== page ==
SD5907 : Leeds and Liverpool Canal Bridge #60, Haigh Park Bridge

taken 6 years ago, near to Marylebone, Wigan, Great Britain

Leeds and Liverpool Canal Bridge #60, Haigh Park Bridge
Leeds and Liverpool Canal Bridge #60, Haigh Park Bridge
Bridge #60 carries the main drive to Haigh Hall.
Leeds and Liverpool Canal :: SD8842
The Leeds and Liverpool Canal is the longest canal in Northern England at 127 miles long. The first of the trans-Pennine canals it took 46 years to build at a cost of five times the original budget, mainly because of the length and complexity of the route. It passes through 91 locks with a summit level of 487 feet at Foulridge near Nelson and Colne. It was originally conceived in the 18th century to carry woollen goods from Leeds and Bradford and limestone from Skipton but in its 19th century heyday it carried stone, coal and many other goods. The impact of the railways was not as great as with other canals and commercial traffic continued along the main canal until 1964. Regular work stopped in 1972 when the movement of coal to Wigan Power Station ceased. In the latter part of the 20th century the leisure potential of the canal was developed and it is now a popular destination for cruising, fishing, walking and cycling. See LinkExternal link for detailed information.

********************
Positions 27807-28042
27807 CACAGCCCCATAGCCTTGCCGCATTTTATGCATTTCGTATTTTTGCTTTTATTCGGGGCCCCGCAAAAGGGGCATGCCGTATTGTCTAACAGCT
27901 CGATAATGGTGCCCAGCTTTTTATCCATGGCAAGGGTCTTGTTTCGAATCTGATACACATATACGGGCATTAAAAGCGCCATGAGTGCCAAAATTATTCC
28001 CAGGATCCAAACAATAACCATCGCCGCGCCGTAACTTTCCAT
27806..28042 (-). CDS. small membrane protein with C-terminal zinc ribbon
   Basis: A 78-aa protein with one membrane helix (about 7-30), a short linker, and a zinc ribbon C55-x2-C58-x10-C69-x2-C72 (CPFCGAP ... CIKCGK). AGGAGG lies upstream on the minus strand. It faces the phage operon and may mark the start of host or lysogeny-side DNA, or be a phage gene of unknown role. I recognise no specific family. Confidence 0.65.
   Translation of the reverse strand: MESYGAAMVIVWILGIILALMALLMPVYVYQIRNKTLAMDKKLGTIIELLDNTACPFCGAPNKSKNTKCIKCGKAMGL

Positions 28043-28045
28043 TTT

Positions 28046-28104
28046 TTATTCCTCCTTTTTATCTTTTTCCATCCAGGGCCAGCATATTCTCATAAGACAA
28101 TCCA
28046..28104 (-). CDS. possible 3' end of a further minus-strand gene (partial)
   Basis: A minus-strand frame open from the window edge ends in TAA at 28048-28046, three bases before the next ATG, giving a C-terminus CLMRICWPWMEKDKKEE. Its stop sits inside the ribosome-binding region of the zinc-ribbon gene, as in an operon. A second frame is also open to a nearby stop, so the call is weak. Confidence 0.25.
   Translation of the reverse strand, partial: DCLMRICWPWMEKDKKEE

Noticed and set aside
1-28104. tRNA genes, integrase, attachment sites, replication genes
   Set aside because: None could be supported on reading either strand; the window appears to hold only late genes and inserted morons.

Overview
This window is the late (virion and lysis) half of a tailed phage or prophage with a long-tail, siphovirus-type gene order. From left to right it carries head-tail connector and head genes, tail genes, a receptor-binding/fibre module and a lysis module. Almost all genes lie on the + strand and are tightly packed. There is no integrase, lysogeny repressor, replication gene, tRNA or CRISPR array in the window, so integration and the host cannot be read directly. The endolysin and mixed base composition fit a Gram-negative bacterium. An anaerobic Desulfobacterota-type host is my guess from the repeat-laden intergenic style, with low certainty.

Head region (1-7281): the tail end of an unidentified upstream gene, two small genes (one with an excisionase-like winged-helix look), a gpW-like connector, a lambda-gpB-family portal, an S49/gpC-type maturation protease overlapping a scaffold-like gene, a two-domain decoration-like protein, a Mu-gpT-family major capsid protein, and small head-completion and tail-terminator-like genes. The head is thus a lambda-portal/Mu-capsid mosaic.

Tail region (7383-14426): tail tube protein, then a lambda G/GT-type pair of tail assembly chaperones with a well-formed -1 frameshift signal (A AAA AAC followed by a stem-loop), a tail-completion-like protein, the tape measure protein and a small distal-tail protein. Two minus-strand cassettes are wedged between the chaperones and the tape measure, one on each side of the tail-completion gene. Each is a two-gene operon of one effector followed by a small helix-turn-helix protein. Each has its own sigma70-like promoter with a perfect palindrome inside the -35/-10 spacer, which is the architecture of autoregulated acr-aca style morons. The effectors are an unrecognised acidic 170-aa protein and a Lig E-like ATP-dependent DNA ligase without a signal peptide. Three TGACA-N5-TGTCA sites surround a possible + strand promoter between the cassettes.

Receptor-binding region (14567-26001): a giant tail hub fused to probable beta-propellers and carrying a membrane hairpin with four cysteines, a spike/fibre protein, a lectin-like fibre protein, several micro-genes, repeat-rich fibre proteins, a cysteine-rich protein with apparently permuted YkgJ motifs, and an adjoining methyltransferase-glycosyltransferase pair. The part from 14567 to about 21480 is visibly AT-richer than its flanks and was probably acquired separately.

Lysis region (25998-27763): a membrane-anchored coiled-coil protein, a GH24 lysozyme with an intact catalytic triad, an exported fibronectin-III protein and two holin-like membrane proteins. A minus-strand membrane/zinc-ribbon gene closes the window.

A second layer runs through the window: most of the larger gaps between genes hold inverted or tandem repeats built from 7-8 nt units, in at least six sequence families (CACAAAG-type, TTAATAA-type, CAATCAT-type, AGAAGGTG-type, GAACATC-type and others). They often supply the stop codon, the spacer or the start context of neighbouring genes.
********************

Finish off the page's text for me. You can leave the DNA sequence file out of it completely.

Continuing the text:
Haigh Hall and Country Park :: SD5908
The present Haigh Hall, a Grade II* Listed building (Historic England List Entry Number: 1228292 LinkExternal link ), was built between 1827 and 1840 by James Lindsay, 7th Earl of Balcarres, on the site of the ancient manor house which had been home to the Bradshaigh family from 1298 until 1780 when Elizabeth Dalrymple, the great-niece of Sir Roger Bradhaigh, inherited the estate. In 1787, she married Alexander Lindsay, 6th Earl of Balcarres and Haigh Hall became the seat of the Earls of Balcarres. The Bradshaigh and Lindsay fortunes were made from seams of cannel coal under the estate which were mined from before 1536.

The extensive Plantations consist primarily of Beech trees with a proportion of Oak, Horse Chestnut, Sycamore, Ash and Lime and Scots Pine. These plantations were laid out in the 1860s to hide the condition of the landscape after being damaged by the mining activity.

The 250 acres of park and woodland surrounding Haigh Hall now forms the Haigh Country Park and the Haigh Hall Golf Club. The estate is bounded to the west by the River Douglas and to the east, the boundary is New Road; it was transferred to Wigan Corporation in 1947. Haigh Hall Park is included in the English Heritage Register of Parks and Gardens at grade II.


Haigh is pronounced locally as “Hay”.
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SD5907, 57 images   (more nearby )
Photographer
  (find more nearby)
Date Taken
Thursday, 2 May, 2013   (more nearby)
Submitted
Saturday, 4 May, 2013
Geographical Context
Park and Public Gardens  Country estates  Woodland, Forest  Canals 
Canal (from Tags)
Leeds and Liverpool 
Subject Location
OSGB36: geotagged! SD 5951 0793 [10m precision]
WGS84: 53:33.9845N 2:36.7693W
Camera Location
OSGB36: geotagged! SD 5953 0790
View Direction
North-northwest (about 337 degrees)
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Other Tags
Canal  Towing Path  Canal Towpath  Tow Path  Trees  Country Park  Woodland  Bridge 

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Image classification(about): Geograph
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